The Supreme Court ruling on the health care law could have an unexpected effect — saving the federal government money, say some budget experts.
The exact amount of savings is still unknown, because it depends on how many states decide not to expand their Medicaid programs, now that the court has said that they have a choice in the matter. Washington would save because it will provide the lion’s share of funding for the jointly-run program for the poor and disabled.
Already, Republican governors in about a dozen states are threatening not to move forward with the expansion, including Texas, Florida, Mississippi, South Carolina, Louisiana and Wisconsin. Some, like Texas and Florida, have given a firm “no” to the expansion, while others – like Wisconsin – have hinted there’s a bit of wiggle room.
The details won’t become clear until the nonpartisan Congressional Budget Office weighs in the week of July 23 with estimates of how the court’s ruling will affect federal spending. In the meantime, the Republican-controlled House has scheduled a vote to repeal the entire law on Wednesday. The bill is expected to pass the House easily, but it won’t go any further since Democrats control the Senate and White House.
Deficit reduction – and the role of the health law in that – is expected to be a political issue for the foreseeable future. Congress early next year must negotiate a budget deficit reduction deal or face automatic federal spending cuts of as much as $1.2 trillion on everything from Medicare to defense.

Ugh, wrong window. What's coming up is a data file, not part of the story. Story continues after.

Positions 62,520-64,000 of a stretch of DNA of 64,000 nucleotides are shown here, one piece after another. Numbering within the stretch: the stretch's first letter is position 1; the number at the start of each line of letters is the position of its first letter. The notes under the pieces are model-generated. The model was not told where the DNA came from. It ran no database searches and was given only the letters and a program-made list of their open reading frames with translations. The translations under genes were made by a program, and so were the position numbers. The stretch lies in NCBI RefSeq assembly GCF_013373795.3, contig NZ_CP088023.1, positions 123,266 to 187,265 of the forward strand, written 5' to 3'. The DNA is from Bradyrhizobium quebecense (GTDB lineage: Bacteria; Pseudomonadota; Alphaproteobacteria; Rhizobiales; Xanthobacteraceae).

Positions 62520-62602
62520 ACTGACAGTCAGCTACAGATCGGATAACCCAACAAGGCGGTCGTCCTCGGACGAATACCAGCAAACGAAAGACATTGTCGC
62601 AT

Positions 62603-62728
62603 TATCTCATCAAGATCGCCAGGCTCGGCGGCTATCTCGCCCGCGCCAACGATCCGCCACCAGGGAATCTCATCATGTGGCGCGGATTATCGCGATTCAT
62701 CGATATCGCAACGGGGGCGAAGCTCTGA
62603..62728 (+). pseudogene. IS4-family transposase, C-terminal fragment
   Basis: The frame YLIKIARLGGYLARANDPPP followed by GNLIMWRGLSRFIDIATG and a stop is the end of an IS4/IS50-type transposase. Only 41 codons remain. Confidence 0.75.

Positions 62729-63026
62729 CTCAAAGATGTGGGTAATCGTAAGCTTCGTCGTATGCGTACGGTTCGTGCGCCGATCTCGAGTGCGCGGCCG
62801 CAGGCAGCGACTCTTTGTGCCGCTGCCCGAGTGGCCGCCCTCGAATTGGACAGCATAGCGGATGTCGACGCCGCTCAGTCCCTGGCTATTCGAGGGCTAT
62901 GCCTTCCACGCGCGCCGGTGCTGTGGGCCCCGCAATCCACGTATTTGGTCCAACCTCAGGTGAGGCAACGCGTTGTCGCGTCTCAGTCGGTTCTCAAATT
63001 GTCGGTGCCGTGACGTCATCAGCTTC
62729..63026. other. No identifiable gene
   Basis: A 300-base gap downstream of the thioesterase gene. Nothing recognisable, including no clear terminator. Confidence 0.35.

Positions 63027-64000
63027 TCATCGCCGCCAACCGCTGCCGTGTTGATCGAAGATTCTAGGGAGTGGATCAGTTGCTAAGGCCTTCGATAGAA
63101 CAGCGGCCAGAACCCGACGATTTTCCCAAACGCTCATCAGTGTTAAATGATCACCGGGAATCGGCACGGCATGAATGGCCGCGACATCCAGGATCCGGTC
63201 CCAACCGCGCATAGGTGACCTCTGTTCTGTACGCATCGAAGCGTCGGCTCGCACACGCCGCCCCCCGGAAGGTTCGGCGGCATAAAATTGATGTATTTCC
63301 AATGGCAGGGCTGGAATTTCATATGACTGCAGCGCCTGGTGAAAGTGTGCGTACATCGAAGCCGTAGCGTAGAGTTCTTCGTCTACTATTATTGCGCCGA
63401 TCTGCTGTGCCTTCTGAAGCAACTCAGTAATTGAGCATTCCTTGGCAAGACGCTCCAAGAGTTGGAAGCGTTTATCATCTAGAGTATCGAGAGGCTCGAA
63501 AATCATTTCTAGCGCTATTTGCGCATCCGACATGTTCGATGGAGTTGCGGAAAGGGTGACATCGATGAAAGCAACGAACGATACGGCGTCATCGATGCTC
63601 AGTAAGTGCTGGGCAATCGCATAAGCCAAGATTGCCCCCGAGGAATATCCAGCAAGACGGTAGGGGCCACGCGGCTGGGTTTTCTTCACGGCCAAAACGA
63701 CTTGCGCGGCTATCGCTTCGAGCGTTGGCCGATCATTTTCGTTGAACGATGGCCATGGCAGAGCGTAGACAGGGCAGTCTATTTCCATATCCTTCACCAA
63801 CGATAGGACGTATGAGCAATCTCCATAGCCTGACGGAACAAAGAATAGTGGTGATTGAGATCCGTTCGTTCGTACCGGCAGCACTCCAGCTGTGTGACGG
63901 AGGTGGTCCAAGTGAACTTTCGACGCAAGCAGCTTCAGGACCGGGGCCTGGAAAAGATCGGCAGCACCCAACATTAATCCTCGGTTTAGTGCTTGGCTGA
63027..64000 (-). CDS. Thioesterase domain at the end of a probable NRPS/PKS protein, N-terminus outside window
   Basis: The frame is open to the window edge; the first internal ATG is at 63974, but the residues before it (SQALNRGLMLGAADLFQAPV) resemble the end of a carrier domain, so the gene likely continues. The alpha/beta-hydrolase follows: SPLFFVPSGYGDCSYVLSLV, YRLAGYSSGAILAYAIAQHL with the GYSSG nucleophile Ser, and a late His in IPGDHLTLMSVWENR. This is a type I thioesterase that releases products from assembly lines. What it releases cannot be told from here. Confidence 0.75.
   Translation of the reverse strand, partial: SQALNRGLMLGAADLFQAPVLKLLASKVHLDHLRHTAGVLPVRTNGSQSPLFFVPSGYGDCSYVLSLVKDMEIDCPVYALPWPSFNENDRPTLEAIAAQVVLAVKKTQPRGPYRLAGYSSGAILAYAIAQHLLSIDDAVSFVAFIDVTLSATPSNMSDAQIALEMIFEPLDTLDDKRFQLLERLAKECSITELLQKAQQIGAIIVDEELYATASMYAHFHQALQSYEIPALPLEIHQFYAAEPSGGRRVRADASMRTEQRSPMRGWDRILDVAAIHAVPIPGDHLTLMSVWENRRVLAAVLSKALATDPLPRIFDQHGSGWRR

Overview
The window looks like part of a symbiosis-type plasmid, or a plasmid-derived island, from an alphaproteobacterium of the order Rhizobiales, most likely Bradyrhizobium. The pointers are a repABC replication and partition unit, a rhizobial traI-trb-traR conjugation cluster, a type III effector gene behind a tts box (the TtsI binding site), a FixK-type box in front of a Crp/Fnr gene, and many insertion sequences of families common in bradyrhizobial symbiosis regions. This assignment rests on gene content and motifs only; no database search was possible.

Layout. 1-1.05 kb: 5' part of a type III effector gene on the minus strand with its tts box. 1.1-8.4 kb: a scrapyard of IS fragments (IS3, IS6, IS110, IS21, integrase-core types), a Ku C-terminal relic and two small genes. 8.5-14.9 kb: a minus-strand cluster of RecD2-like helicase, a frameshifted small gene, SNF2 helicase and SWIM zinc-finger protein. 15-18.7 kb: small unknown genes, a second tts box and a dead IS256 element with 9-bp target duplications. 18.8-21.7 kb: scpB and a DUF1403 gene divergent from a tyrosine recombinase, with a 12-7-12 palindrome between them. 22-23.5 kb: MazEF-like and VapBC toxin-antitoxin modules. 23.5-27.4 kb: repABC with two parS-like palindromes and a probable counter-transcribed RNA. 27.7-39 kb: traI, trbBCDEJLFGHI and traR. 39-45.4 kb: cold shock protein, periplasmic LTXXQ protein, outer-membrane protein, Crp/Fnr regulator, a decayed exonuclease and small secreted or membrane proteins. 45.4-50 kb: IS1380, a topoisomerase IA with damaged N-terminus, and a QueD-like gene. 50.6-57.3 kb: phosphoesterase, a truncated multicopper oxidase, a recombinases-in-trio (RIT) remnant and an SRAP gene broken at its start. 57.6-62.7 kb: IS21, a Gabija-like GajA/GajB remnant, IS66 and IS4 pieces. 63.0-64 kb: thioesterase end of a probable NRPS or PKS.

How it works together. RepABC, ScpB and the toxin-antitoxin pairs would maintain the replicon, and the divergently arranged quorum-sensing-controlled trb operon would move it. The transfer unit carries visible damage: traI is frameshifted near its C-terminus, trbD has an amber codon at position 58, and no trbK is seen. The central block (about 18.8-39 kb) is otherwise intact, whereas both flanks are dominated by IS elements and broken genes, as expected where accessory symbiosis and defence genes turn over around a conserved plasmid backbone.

Here’s how the court’s decision may affect federal spending:
If a state declines the expansion, only about one-fifth of the people who would have qualified for Medicaid will be eligible instead for federal premium and cost-sharing subsidies, according to Genevieve Kenney, senior fellow at the Urban Institute. (The law makes people up to 138 percent of the federal poverty line eligible for Medicaid; those between 100 percent and 138 percent could alternatively receive subsidies.) The subsidies cost more, but the federal government would provide them to far fewer people, she said.
In 2016, for example, the per-person cost of providing Medicaid would be about $5,400, according to CBO data. The average cost of providing subsidies instead would be more, the data show. It’s about $5,210 for an average adult, but this low-income population is not average. These enrollees will get more in the way of subsidies, because they will qualify for the maximum amount of subsidies, raising the pricetag higher than what it would be if they got Medicaid.
In Florida, for example, 1.3 million people would be newly eligible for Medicaid if it expands its program, according to the institute. But, if the state declines, as Republican Gov. Rick Scott wants to do, the federal government would instead pay out subsidies for private insurance to about 300,000 of those people.
To be sure, the cost data is rough, and the eventual outcome would vary from state to state. Some conservatives project that the federal government’s costs would rise. The Heritage Foundation and the American Action Forum are among groups that have come up with estimates, one of which projects that the federal government could spend up to $100 billion more per year.